“I think it is important to get that distance because if you get too engrossed or buried in a passion it can become stale or you get too caught up in it,” she said.

Her dream would be to have an exhibition in a big public gallery, such as the Queensland Art Gallery, and her ultimate goal would be to have an art career that spanned a lifetime, like Margaret Olley’s.

By Way Of The Land

By way of the land: Salisbury Studios painter Anita West

An interview with Samantha Groenestyn

Bush Painting

Blueberry Ash © Anita West

Anita West has a very practical and grounded outlook as an artist. She brings a no-fuss, earthy and steady presence to the Atelier, a living example that making art can be a sensible and steady job—that with a little perseverance, a bit of application and time, one can find one’s place in the art world. Until recently taking a studio with Salisbury Studios, Anita worked alone, and her story is a fascinating one of independently developing her work and establishing a career without a community of artists around her. Anita ‘worked out her own salvation,’ taking chances, thinking on her feet and growing as a painter through these choices.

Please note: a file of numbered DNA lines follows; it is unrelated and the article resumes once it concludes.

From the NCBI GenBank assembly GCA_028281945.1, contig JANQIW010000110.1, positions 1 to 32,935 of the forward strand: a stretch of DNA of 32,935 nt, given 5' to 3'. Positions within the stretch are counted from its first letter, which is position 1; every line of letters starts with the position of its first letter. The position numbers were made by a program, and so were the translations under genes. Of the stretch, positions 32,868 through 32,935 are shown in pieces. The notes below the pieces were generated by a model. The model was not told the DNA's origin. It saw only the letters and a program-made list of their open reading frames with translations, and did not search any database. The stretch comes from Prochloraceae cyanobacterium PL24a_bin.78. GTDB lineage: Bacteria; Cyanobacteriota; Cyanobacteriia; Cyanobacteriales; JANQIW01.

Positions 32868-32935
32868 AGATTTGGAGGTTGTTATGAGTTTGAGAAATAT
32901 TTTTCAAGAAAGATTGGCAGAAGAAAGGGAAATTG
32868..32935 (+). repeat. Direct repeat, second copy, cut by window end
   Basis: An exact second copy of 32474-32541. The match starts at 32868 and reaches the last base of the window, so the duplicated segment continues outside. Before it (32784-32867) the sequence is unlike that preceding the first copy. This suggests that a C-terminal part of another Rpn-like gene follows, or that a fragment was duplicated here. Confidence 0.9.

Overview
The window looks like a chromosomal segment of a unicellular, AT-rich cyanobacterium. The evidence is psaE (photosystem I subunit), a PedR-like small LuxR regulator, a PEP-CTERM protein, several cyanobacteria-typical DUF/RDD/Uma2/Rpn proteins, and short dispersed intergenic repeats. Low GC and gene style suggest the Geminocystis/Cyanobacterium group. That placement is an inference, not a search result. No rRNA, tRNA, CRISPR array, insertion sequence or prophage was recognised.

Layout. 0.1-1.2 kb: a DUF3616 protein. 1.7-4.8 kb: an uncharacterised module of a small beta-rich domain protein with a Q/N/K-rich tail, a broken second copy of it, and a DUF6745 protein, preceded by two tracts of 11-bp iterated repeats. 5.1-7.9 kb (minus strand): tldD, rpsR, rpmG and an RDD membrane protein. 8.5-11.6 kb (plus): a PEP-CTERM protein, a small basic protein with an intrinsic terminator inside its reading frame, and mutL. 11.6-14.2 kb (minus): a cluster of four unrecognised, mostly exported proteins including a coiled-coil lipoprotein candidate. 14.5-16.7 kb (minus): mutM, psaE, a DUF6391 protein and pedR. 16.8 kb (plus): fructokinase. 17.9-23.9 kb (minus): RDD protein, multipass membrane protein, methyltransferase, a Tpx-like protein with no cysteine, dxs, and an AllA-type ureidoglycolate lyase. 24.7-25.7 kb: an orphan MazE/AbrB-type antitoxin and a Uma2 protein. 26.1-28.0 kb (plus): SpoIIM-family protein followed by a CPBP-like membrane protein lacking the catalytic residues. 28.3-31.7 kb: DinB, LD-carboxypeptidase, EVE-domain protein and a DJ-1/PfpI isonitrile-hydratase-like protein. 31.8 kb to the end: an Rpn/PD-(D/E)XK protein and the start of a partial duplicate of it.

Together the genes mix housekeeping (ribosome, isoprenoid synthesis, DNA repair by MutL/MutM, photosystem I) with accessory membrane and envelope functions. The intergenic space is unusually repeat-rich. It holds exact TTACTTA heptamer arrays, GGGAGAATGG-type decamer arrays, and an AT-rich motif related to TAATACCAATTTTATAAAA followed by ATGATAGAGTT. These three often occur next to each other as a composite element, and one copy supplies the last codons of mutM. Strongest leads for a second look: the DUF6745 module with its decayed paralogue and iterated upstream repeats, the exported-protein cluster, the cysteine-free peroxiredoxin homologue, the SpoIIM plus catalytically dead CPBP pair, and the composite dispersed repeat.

Anita came to art by way of the land. Her paintings—large and lively, with strong but lush colours, and layers of rippling textures raining down through native Australian trees—have their genesis in the hours she spent, blissfully alone, riding horses through the bush. These long and private meditations are echoed in her endlessly varied representations of the landscape. As a younger woman she worked as a Jillaroo and a strapper on sheep and cattle stations, and these firm ties to the land might account for her pragmatic attitude. ‘I live an ordinary life,’ Anita says simply.

Bush Paintings

Eucalypt Mist © Anita West